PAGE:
Tuesday, 26 October 2010

Metier – fashion, design and social development with Ecuadorian spirit

By Stephanie Viktoria Schmitt

Three young and ambitious Ecuadorians find their Metier in supporting the threatened/slowly dying traditions of their homeland. Together they have set up an organisation that supports local Andean artisans by selling their produce to the well-informed global consumer. Stephanie Viktoria Schmitt charts their story… 

Behind Metier: Hugo Gonzenbach, Alessandro Benincasa, Diana Pazmino
Metier’s story began a few years ago in Guayaquil, Ecuador’s largest and most industrialised city. Here is where the founders and the brains behind Metier met. Hugo Gonzenbach and Diana Pazmino were colleagues at an environmental consultancy. When Diana returned form a weekend trip with Alessandro Benincasa to the Andes, her newly purchased purse became the object of admiration among the office staff and the seed of the idea was sown. 
Hugo, believing in the concept of social, environmental and economic thinking and Diana specialising in conservation and natural resource management realised their ideas and ideals along with Alessandro Benincasa, who had moved to Montechristi from Milan, Italy, as a child. Alessandro, who spent his childhood with the handcraft communities as his neighbours, grew up valuing this heritage; he is determined to support its viability. Finding perfect synergy among their goals, the three decided to set up an organisation that would promote the distinctive Panama hat created by these communities.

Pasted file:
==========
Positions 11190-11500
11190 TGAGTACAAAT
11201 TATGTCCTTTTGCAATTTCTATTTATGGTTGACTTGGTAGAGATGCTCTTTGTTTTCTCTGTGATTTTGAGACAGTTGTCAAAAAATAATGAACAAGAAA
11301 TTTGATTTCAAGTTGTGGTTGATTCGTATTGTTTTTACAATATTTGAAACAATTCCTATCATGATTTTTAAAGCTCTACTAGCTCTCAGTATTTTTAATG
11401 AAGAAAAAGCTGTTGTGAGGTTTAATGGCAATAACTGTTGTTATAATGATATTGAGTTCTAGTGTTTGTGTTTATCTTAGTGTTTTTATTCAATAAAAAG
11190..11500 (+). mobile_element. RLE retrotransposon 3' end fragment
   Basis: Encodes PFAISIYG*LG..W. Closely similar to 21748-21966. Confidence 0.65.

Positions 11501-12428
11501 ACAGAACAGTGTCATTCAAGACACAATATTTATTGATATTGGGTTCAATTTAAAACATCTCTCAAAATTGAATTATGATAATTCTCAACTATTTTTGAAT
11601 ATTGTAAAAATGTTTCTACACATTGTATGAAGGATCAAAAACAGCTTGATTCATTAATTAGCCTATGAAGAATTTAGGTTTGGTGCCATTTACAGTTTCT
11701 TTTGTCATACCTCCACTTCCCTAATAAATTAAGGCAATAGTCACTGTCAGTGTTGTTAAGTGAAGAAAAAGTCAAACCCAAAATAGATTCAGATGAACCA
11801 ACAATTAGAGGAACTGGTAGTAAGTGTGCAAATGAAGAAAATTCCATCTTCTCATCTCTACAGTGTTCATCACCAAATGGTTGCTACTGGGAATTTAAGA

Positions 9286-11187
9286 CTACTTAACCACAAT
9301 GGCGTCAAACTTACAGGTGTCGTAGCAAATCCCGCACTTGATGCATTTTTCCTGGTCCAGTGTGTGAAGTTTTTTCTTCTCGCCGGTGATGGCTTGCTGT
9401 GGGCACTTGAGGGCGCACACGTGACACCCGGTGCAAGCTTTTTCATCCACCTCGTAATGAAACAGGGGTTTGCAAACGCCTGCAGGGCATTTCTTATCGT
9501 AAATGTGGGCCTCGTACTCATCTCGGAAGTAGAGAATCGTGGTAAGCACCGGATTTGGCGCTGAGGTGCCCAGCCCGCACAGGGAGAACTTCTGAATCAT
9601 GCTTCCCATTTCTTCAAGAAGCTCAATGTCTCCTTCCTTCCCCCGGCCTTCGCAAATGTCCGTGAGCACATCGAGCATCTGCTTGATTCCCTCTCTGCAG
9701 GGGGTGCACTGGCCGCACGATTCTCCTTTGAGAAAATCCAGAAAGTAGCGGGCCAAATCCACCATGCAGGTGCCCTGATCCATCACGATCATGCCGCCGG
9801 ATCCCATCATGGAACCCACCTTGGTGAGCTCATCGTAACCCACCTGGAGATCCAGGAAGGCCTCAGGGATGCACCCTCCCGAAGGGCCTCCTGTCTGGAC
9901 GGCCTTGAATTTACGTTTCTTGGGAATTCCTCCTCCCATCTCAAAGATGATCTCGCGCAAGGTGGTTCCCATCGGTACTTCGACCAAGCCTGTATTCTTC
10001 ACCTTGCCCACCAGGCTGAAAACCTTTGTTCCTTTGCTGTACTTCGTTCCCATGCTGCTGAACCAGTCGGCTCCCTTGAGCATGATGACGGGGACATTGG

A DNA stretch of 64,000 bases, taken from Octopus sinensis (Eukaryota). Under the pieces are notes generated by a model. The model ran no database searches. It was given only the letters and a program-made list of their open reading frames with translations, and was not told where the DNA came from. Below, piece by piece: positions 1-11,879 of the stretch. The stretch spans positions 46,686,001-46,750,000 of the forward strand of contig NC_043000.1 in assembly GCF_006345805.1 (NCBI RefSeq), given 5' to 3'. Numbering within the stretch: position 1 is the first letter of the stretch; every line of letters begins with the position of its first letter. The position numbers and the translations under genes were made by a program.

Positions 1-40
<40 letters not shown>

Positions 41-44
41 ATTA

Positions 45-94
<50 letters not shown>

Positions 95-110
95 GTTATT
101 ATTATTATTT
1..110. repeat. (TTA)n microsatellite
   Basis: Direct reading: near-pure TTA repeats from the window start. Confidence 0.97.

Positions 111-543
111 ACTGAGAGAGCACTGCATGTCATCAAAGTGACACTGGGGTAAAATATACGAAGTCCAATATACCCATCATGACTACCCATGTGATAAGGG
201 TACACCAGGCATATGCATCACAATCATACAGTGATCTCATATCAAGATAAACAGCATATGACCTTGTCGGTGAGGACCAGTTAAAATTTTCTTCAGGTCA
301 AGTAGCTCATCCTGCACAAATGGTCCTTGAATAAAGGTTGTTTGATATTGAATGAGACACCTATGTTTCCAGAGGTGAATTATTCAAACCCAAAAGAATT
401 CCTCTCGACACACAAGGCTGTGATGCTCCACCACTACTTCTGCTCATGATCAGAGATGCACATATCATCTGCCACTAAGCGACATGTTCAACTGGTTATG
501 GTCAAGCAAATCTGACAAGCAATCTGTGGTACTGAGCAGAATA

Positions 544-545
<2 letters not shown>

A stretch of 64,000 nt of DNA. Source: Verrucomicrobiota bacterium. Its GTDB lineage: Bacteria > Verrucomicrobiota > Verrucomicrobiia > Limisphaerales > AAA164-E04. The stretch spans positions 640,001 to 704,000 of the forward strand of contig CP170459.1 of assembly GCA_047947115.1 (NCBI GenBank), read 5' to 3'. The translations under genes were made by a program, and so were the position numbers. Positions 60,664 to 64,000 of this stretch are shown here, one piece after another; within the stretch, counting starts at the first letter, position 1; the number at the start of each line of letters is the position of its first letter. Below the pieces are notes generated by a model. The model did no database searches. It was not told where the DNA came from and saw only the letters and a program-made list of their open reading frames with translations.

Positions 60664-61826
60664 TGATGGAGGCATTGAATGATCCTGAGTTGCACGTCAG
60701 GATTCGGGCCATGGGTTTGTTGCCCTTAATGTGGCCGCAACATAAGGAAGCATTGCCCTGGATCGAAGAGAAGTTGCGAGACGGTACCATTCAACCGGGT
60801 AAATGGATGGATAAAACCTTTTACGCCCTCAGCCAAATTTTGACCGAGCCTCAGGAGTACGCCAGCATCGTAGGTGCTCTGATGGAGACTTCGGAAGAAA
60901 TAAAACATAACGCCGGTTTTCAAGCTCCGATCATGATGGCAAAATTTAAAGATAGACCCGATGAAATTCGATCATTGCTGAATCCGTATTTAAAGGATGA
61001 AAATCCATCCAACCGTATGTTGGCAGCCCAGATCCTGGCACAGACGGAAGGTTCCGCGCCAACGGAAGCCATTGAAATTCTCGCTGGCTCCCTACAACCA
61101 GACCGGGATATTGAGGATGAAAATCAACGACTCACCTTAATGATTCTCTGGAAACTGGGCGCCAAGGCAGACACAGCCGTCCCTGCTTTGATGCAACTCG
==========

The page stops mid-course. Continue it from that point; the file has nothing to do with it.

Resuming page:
1937 The Milwaukee Journal, an article on
Paul Gonzenbach's (grandfather of Metier CEO Hugo) 
Yes, the eponymous hat is actually a product of the Ecuadorian Andes. The misleading nomenclature has its roots in the mid 19th century when gold seekers from California crossed south. Travellers by land and by sea and the construction of the Panama Canal drew merchants from the Ecuadorian Andes who saw this as an opportunity to market their produce to the newcomers, who then mistakenly popularised it as the ‘Panama hat’. Currently, Cuenca, a town in the Andes, is the centre of the Panama hat production. In the 1930ies it was Montechristi. Metier CEO Hugo Gonzenbach’s interest also stems from the fact that his great grandfather was a merchant of this famous hat.